A Rapid Baseline involves gathering a qualitative view of employee sentiment from various key business functions of the company (e.g. sales, marketing, operations etc) before converting this sentiment into quantitative data.
This valuable information provides companies with an overview from employees as to where and how the company is positioned competitively at any given time.
This gives a good indication as to how the company is likely to perform in the future.
Unlike historical data (e.g financial metrics) which provides trends based on trailing (or lagging) indicators, this approach results in the introduction of leading indicators into the decision making process for companies.
The combination of both types of indicators offer a more accurate and insightful prediction of future performance.
We use our “Accelerate Company-DNA”, which takes a matter of few days to gather and make sense of this data and convert qualitative sentiment into quantitative data.
When used in regular strategic review cycles, this not only provides the cadence necessary for the company to remain proactively agile and adaptive to changing conditions, but also gives benchmarking information against which companies can measure their business improvement efforts.
Step 2: Conduct Rapid Analysis
Rapid Analysis identifies areas of the business where a deeper insight will reveal more details identified from Step 1.
Our experience shows that companies often find situations where the root cause of their issues may be, for example, the incorrect alignment of the company’s products, services, target market or indeed the customer profile.
This may be different from the symptoms.
As another example: a company suffering from declining sales revenues may find the root cause of its issues not necessarily in the sales function (e.g the sales team), but in the competitive positioning of the product or service offering.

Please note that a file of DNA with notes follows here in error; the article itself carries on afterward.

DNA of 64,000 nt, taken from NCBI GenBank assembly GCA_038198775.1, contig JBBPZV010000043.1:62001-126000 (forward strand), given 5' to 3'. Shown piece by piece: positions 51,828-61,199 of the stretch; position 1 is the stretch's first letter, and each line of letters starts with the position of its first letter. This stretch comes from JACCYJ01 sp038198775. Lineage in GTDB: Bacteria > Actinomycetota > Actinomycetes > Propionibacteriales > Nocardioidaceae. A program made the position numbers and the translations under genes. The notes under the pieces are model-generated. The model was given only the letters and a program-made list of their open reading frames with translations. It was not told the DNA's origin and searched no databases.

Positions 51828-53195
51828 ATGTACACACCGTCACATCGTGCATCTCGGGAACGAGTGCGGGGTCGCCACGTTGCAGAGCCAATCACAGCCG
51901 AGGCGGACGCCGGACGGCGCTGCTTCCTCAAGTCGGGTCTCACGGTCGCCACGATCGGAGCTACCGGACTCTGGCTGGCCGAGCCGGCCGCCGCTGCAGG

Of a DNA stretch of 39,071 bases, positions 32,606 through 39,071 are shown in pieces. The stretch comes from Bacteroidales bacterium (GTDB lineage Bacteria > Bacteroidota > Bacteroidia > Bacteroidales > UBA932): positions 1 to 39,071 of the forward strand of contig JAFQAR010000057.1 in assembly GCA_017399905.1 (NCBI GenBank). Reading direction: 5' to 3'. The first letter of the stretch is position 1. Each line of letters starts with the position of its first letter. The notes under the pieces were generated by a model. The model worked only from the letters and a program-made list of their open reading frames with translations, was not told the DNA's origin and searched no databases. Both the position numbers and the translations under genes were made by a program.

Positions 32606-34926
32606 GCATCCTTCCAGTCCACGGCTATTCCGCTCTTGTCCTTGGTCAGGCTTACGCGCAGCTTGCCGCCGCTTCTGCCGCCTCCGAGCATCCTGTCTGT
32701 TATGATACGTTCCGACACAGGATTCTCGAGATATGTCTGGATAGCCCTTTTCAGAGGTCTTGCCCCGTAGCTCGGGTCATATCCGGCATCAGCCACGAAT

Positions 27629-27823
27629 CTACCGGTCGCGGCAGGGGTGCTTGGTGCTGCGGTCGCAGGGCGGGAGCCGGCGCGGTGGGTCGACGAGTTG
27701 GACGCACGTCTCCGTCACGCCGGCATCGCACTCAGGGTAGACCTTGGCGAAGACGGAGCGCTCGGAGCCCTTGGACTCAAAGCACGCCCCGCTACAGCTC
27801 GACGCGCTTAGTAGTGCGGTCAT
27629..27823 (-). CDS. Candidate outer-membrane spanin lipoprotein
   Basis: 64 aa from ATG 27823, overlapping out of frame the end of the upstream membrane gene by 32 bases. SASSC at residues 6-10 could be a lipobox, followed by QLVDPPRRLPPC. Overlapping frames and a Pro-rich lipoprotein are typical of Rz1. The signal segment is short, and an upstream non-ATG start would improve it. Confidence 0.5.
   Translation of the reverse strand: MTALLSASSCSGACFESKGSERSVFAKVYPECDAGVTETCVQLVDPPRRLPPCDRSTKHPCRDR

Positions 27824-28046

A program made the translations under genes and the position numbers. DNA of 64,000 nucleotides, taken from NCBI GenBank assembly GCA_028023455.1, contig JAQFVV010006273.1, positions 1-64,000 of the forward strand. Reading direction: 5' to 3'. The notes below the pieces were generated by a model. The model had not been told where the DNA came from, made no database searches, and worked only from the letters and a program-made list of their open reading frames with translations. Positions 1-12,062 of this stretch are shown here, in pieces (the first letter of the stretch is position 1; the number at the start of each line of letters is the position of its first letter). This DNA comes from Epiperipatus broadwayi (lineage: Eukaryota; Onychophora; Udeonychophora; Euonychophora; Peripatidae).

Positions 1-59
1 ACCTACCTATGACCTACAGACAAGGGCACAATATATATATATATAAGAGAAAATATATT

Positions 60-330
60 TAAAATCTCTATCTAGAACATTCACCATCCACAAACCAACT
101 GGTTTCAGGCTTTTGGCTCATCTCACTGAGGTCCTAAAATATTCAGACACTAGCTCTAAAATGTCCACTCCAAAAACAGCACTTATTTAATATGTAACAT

Step 3: Develop a Rapid Strategy
Focus on planning the highest priority strategic changes necessary to keep the company ahead of its competition.
There are usually a number of areas that need addressing, but it is important to focus on both high priority items as well as quick wins (where high value changes can be implemented quickly).
In addition, it is important to set Key Performance Indicators (KPIs) for the strategic change elements. Typically, a visualisation, such as KPI heatmap, would be used to show clearly which parts of the business require change to drive increased efficiency or competitiveness.
"Focus on planning the highest priority strategic changes necessary to keep the company ahead of its competition."
Step 4: Rapidly Execute
Perform “Rapid Execution” which involves deployment of resources (people, processes and systems) to make the identified high priority items from Step 3 happen quickly and effectively. Identification of skills gaps and knowledge-transfer requirements are key to successful execution and often overlooked.
The execution process should involve key stakeholders involved in the change management and implementation process to ‘own’ and lead a rapid deployment team to meet deadlines and deliverables.
"Identification of skills gaps and knowledge-transfer requirements are key to successful execution and often overlooked."
Step 5: Monitor and review the effectiveness of the changes
Repeat the process of the “Rapid Baseline” on an ongoing basis.
This will give a benchmark data from which the company performance can be measured from previous iterations.
From a personal experience of dealing with numerous client situations, the biggest challenge for companies is to get started! The pain of gathering of information from within their business quickly, effectively and in a meaningful way to then move to the next steps confidently is the typical impediment to get started.
Establishing a current organisational performance snapshot (Step 1: Rapid Baseline) is the key to being able to measure the ‘pulse’ of the company and then subsequently working through the other steps.
Adding regular ongoing evaluation of the health of the company or division with innovation as a fabric of the organisation, ensures that companies are equipped with the visibility, agility and adaptability to compete in this highly competitive and disruptive world in which we live today.
Zag Asghar is Managing Partner & CEO of PREDIXA
PREDIXA helps business leaders to make more effective strategic decisions by rapidly analysing their organisation and pinpointing key issues for remediation using its powerful AI-based Dynamix suite of business applications for predictive analysis.
PREDIXA has its HQ based in Emirates Towers, Dubai, United Arab Emirates